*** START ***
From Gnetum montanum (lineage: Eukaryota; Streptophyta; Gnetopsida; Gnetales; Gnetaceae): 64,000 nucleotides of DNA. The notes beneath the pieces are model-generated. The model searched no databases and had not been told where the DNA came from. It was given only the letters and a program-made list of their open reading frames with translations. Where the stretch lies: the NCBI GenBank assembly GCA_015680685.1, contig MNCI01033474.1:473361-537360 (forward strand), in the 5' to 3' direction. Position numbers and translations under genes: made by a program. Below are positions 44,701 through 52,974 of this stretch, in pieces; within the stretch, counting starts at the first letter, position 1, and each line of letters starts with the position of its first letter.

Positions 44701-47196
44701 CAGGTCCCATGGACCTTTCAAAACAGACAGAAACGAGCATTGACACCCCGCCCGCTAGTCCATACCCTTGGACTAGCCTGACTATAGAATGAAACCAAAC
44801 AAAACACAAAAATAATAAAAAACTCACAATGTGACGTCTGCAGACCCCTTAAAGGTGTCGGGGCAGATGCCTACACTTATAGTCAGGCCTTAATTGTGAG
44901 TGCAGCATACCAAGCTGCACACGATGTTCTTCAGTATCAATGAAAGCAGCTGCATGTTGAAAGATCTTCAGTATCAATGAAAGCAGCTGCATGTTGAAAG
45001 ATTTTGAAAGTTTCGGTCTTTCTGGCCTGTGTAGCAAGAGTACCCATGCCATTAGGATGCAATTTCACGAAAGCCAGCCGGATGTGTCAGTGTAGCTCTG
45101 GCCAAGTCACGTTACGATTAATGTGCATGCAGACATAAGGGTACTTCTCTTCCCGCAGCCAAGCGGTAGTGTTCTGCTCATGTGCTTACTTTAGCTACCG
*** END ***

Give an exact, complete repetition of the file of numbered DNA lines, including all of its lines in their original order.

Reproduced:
From Gnetum montanum (lineage: Eukaryota; Streptophyta; Gnetopsida; Gnetales; Gnetaceae): 64,000 nucleotides of DNA. The notes beneath the pieces are model-generated. The model searched no databases and had not been told where the DNA came from. It was given only the letters and a program-made list of their open reading frames with translations. Where the stretch lies: the NCBI GenBank assembly GCA_015680685.1, contig MNCI01033474.1:473361-537360 (forward strand), in the 5' to 3' direction. Position numbers and translations under genes: made by a program. Below are positions 44,701 through 52,974 of this stretch, in pieces; within the stretch, counting starts at the first letter, position 1, and each line of letters starts with the position of its first letter.

Positions 44701-47196
44701 CAGGTCCCATGGACCTTTCAAAACAGACAGAAACGAGCATTGACACCCCGCCCGCTAGTCCATACCCTTGGACTAGCCTGACTATAGAATGAAACCAAAC
44801 AAAACACAAAAATAATAAAAAACTCACAATGTGACGTCTGCAGACCCCTTAAAGGTGTCGGGGCAGATGCCTACACTTATAGTCAGGCCTTAATTGTGAG
44901 TGCAGCATACCAAGCTGCACACGATGTTCTTCAGTATCAATGAAAGCAGCTGCATGTTGAAAGATCTTCAGTATCAATGAAAGCAGCTGCATGTTGAAAG
45001 ATTTTGAAAGTTTCGGTCTTTCTGGCCTGTGTAGCAAGAGTACCCATGCCATTAGGATGCAATTTCACGAAAGCCAGCCGGATGTGTCAGTGTAGCTCTG
45101 GCCAAGTCACGTTACGATTAATGTGCATGCAGACATAAGGGTACTTCTCTTCCCGCAGCCAAGCGGTAGTGTTCTGCTCATGTGCTTACTTTAGCTACCG